Time spent outside helps you understand where you stand in the grand scheme of things, writes Dougal Rillstone
My affair with the outdoors started with a baptism of sorts. The moment of my dunking was recorded in a photograph taken by Mum. I’m up to my shoulders in the Mataura River, staring back at the camera across the current and stones of the riverbed. Dad stands over me, looking down at his first child. The photograph was taken on a warm afternoon in the summer of 1950, and I’d just turned one. Looking back at the photograph, 70 years after it was taken, I’m struck by the uncertainty and entrancement I see in my eyes. Bruce Chatwin said, ‘We remember our first paths with our unsureness’, and I see, in my look, the beginning of my first path in the outdoors.
My first years were spent on the eastern edge of Gore, in a triangle bounded by rolling hills to the north and east, the Mataura River to the west and the Waikaka Stream just three blocks south of our house. It was my playground. I dug up rabbit holes, collected birds’ eggs, fished for eels, perch and trout, and raced my trolly down the gorse-patched hills. The Mataura was both swimming pool and playground. My experiences by the river during those early years cast an enduring spell and my sense of the outdoors developed naturally.
I was simply swept away by the excitement, challenge, and danger that I enjoyed as a boy, living on the edge of Gore, surrounded by hills and moving water. Back then, I had no sense that having my soul captured by trout, rivers, and the mountains of the south would lead me into an ever-closer relationship with the natural world. That I would become captivated with the ephemeral life-cycle of mayflies and the other creatures that inhabit the places I love. Nor that long reflective walks with a fly rod in hand would give me the quiet time to consider the miraculous cycle of water, and the part water has played in shaping this landscape.
Time away from the land and rivers of southern New Zealand played a part in my understanding of what the outdoors means to me. Back in the mid 1970’s, I experienced one of those forks in the road that can determine the direction of our lives. I had been in London for three years, and one Saturday morning found myself sheltering in the lee of a postbox from a sea of rushing faces. It was the moment it became clear that this was not my place. The pull of the river and the southern landscape was too strong to resist. I returned to the south and, later, in the early 1990’s, chose to give up a conventional working life for the freedom to spend time in the places I cared about.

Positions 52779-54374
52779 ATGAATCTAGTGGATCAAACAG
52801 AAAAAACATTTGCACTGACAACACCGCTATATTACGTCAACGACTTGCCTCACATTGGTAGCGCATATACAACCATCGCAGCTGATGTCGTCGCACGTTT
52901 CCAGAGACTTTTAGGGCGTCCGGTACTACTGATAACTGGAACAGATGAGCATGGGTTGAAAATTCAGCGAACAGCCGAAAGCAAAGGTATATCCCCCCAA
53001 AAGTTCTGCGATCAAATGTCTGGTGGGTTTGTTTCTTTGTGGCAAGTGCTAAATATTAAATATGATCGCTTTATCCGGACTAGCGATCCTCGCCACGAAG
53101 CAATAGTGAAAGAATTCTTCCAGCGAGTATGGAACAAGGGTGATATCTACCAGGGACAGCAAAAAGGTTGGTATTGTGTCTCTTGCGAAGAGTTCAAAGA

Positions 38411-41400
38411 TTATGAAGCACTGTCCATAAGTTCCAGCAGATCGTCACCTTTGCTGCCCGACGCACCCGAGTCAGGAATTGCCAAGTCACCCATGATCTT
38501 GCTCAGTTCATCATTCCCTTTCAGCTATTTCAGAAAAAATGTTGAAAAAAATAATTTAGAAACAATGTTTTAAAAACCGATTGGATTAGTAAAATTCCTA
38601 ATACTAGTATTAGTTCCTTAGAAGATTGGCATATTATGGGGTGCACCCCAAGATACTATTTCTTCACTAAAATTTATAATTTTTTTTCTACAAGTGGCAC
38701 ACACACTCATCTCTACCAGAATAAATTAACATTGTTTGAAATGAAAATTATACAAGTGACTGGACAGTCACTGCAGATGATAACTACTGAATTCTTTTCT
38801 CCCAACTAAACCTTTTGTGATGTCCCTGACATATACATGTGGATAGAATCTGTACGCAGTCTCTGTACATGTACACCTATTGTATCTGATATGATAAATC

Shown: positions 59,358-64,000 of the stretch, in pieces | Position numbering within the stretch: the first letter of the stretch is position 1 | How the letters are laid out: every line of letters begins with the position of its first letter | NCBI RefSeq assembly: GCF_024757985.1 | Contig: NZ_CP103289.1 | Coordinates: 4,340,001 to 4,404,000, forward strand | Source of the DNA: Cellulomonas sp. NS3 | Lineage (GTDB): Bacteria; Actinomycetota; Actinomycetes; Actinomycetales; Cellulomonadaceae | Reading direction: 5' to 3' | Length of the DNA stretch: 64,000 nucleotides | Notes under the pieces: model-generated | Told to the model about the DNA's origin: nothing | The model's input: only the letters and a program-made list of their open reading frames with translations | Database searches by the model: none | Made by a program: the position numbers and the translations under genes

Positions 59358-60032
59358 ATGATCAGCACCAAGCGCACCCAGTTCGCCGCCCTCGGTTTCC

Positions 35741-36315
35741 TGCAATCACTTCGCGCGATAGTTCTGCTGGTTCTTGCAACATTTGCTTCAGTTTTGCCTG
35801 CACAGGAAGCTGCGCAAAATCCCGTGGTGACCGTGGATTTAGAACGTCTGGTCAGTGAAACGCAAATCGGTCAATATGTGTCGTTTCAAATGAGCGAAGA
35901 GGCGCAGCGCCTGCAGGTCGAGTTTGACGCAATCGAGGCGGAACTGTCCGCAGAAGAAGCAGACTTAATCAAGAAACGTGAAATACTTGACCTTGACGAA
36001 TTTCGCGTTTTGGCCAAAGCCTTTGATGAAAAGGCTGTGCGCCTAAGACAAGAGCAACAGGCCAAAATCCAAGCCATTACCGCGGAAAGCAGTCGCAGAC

While the landscape of my happiness remains in the south, I also experience the outdoors in other places. Places that connect me with water; places where I can find solitude, challenge, where the outdoors hasn’t been simply subsumed into the human domain. Places that make me think about where we have been, where we are, and where we might be headed. Places I have grown to love like the north-western tip of Cape York in Australia, where the only prints I see on the beaches while searching for Indo-Pacific permit fish are those left by snakes, wallabies, dingoes, turtles and saltwater crocodiles. And places close to home, like the Ida Valley, where on moonless nights I see galaxies stacked towards infinity. They take me somewhere beyond my grasp, leaving me filled with wonder and uncertainty. And while walking across the sheer expanse of landscape on Russia’s Kamchatka Peninsula, in the company of grizzly bears and Steller’s eagles, which have hunted trout and salmon there long before man set foot on the land, I felt both insignificant and an intruder.
My 70 years spent connected to the outdoors has left me with a better sense of what can and can’t be bought and sold; some understanding of the complex harmony of the natural world; and an altered perspective of where I stand in the scheme of things.
Dougal’s book Upstream on the Mataura: a fly fisher’s journey to source is available to purchase here.